Dallas Cowboys tackle La’el Collins stood proudly Wednesday morning, overlooking about 200 children of various ages during his second annual summer youth football camp at Dutchtown High School.
Collins actively engaged with a support staff, which included former LSU teammate and current NFL free-agent running back Jeremy Hill, in putting the children through a variety of position drills designed to improve basic skill sets.
As the morning wore on, a realization hit the Cowboys star. Collins admits he never saw himself 10 years ago in position to mentor young football players.
But given his deep love of the game and status as an NFL player, Collins finds himself in position to give back to a community where he was raised and he fully embraces the opportunity.
“I had people doing it for me coming up, so anytime I can share some knowledge with these guys, that’s what it’s all about,” Collins said. “These guys are the future.
“When I get old, hopefully these guys will be in the same position in being able to maximize their potential, maximize everything for them, then I get to sit back and watch them play and maybe come back to one of their camps. I’m just inspired by all of that. I’m inspired by the youth.”
Hill, who was also teammates with Collins at Redemptorist High School, found himself galvanized to help out when Collins told him about the camp.
For Hill, the decision to participate as a member of the youth camp staff didn’t take much prompting.
“I think it’s our duty to reach back to the community because we were these kids at one point going to these camps,” Hill said. “I think for us, as long as we can keep coming out here and try to be a good role model for these kids, I think it will pay back in the community.”
From catching passes to participating in 40-yard dash races, the smiles on the children’s faces as they received tips from Collins and his staff gave clear indication of their enjoyment level.
Collins also had a sense of gratification knowing his camp will assist in paying it forward as the next La’el Collins or Jeremy Hill could be among the attendees.
And for Collins, the prospect of helping the next generation of football players take the next step makes holding youth camps worth every minute to go along with the message he hopes each child takes with them.
“There’s no limit to what you can become and what you can do,” Collins said with a smile. “Don’t ever put limits on yourself. Just control what you can control and be the best you each day and it will pay off for you.”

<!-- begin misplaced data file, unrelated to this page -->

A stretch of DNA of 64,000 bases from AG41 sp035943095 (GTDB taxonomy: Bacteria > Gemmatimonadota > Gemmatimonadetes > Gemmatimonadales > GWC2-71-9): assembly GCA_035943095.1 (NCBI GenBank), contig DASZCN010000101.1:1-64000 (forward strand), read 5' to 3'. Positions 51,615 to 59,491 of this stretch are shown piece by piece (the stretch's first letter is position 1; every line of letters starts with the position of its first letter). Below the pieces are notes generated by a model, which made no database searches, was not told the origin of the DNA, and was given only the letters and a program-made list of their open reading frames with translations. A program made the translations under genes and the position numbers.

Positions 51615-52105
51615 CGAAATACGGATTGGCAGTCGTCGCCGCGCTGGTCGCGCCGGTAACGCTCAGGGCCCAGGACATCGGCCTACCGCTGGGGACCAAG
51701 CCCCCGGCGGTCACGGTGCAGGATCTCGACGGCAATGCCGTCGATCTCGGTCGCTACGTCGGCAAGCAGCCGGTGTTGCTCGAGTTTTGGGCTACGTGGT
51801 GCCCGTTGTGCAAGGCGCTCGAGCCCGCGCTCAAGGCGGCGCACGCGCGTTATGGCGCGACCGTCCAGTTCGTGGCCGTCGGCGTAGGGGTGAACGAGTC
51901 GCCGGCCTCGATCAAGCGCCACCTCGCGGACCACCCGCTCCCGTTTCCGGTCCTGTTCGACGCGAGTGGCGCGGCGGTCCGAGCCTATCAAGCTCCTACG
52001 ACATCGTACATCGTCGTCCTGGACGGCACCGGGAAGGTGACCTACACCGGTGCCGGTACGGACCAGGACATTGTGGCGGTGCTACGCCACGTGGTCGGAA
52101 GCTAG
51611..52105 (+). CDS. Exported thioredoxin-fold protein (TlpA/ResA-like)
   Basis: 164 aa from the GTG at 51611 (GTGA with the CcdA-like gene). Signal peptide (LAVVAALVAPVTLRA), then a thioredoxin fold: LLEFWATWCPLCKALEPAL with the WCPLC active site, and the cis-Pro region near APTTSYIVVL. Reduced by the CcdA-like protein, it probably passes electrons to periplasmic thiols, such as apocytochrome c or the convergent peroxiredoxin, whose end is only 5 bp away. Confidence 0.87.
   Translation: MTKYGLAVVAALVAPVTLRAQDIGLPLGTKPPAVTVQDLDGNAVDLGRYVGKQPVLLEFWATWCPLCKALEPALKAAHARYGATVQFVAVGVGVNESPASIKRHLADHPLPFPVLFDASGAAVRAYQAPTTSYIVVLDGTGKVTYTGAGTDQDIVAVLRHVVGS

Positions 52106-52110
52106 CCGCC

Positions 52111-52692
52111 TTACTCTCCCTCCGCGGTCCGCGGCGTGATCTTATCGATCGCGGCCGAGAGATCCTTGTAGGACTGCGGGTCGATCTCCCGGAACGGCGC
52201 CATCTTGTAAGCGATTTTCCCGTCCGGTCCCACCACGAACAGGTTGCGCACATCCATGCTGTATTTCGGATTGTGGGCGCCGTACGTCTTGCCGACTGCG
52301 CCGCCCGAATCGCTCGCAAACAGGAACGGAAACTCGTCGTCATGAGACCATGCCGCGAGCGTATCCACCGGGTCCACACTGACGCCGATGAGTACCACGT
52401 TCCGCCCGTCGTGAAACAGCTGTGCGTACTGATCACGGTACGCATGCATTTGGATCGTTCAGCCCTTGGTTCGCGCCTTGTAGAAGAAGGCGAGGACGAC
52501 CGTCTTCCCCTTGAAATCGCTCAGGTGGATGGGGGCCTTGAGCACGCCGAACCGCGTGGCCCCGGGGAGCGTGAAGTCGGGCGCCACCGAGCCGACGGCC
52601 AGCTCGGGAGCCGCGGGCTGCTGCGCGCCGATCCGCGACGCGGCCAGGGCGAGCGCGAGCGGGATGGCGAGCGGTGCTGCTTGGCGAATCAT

Here are some NFL-related notes from Collins and Hill:
Cowboy for life?
Collins enters the final year of his contract with the Cowboys and will earn a base salary of $6.5 million. He has appeared in 47 career games with 46 starts since joining the Cowboys in 2015, and he made it clear he prefers to stay with his current team.
“I would love to stay in Dallas my entire career,” Collins said. “I love the Cowboys, I love Mr. (Jerry) Jones; I love the Jones family. I love everything about the whole organization and what they’ve done for me as a person and as a player.
“For me, it’s just all about going out there and taking it one day at a time, and proving myself, proving my worth, showing them that I want to be there by what I do and now what I say.”
Hill suffered a season-ending ACL injury in last year's regular-season opener after signing a one-year deal with the New England Patriots. Hill, though, said he is working hard to getting medical clearance to resume playing football and he sounded optimistic it could happen sooner than later.
“I think for me coming off a big ACL injury, I’m just doing what I can to get back to 100%,” Hill said. “I know there’s going to be a job waiting on me when I get cleared, so that’s all I’m doing now.
“I’m just trying to get healthy and once that happens, I’ll be back. I’m pretty close. I’m about eight months out of surgery, so hopefully soon.”
Hill entered the league in 2014 as a second-round pick with the Cincinnati Bengals, where he spent four seasons before joining the Patriots.